Please note that the dates for these tours may vary from the guide below. No tours will be offered until international borders are open.
A great day of touring. A couple of hundred kilometres of tollway driving, a coffee stop and we rode into Kroonstad. Our first stop was the main Boer War cemetery where I am pleased to report there has been no deterioration in the past two years. The cemetery is locked and surrounded by razor wire, and this helps, the only damage being a couple of mindless attempts to breach the wire. Our host Dreis Otto opened the gate allowing us to inspect the list of interees in the gate-house, and wander the cemetery inspecting the iron crosses most with identifying discs still in place. Many Australian names were found.
Then on to the small Boer War cemetery where again we found it in excellent condition, and again with Australian names.
Dreis then took us to the Concentration Camp cemetery which was a real eye opener. It is a great credit to our host who with a small group of five committee members maintain it out of their own pockets. The pristine condition of the site stands sentinel to their dedicated work.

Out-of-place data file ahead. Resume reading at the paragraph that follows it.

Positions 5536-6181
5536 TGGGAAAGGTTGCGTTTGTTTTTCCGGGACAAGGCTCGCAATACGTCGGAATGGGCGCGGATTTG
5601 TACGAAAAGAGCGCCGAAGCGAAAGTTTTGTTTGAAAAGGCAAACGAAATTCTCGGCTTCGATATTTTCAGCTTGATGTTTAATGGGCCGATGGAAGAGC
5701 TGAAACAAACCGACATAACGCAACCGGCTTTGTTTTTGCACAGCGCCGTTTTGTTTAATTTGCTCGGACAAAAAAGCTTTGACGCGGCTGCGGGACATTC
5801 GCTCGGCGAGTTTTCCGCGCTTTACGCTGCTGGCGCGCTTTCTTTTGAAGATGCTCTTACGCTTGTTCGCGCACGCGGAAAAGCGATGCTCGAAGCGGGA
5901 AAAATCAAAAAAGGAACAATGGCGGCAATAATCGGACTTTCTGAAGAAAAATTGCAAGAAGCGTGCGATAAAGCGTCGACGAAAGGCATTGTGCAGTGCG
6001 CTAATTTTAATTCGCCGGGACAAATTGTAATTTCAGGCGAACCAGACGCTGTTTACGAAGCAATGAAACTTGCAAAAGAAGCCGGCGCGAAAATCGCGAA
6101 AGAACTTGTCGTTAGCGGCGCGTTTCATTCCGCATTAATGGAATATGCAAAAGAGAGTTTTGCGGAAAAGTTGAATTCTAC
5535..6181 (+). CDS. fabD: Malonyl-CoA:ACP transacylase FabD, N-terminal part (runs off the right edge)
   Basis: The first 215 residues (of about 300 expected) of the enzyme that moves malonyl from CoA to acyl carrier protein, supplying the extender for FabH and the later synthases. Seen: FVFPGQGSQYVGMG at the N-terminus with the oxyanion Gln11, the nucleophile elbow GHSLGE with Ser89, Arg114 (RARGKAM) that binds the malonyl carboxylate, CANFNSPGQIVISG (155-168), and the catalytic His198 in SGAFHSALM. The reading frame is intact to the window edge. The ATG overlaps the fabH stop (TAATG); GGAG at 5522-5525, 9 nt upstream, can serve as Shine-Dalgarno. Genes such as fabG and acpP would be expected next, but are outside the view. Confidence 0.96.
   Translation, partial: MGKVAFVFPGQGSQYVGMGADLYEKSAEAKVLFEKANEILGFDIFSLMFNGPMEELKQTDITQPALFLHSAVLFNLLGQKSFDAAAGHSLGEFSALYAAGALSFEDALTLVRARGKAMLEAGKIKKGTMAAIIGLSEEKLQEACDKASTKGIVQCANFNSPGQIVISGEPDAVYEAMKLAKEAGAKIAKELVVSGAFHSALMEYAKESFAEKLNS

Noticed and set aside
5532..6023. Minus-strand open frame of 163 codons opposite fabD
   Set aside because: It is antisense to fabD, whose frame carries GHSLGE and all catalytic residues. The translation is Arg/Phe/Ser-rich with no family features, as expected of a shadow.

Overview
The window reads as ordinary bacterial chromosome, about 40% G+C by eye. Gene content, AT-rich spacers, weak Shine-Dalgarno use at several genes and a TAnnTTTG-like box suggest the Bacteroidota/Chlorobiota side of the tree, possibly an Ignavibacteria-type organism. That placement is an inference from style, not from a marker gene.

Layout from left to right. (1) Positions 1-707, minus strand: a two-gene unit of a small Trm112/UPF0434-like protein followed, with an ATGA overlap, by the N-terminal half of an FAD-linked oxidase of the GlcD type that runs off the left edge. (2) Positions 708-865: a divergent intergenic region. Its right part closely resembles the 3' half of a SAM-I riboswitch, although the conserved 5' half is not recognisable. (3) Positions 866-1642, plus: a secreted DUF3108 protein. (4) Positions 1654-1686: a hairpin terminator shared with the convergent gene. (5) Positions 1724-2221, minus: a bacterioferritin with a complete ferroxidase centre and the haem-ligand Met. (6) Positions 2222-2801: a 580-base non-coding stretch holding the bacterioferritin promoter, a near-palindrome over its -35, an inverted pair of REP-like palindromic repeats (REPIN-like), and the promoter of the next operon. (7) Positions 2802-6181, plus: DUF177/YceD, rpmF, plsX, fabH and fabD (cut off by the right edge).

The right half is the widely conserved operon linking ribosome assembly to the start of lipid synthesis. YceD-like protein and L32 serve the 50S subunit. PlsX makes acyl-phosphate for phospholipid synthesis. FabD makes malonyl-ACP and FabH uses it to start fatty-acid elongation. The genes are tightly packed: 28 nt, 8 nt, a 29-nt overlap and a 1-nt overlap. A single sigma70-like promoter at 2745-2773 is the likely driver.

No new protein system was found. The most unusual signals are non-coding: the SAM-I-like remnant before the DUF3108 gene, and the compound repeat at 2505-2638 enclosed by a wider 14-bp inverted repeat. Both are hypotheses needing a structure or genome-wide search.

A boxed lunch in the bus and we proceeded a hundred kilometres to Lindley, the site where David Legg's great uncle Gunner Legg of the Royal Horse Artillery serving with the Commander in Chief's Bodyguard died in an ambush. We were able to find the cemetery where Gunner Legg was buried and his name on the central obelisk.
Then we had another two hundred kilometre drive to our Johannesburg lodge. There we thanked our local guide Dorothy and driver Andre for a very professional job well done.
At evening meal we marked the conclusion of the Military History tour, andbade farewell to those who were not joining us for the Kruger extension.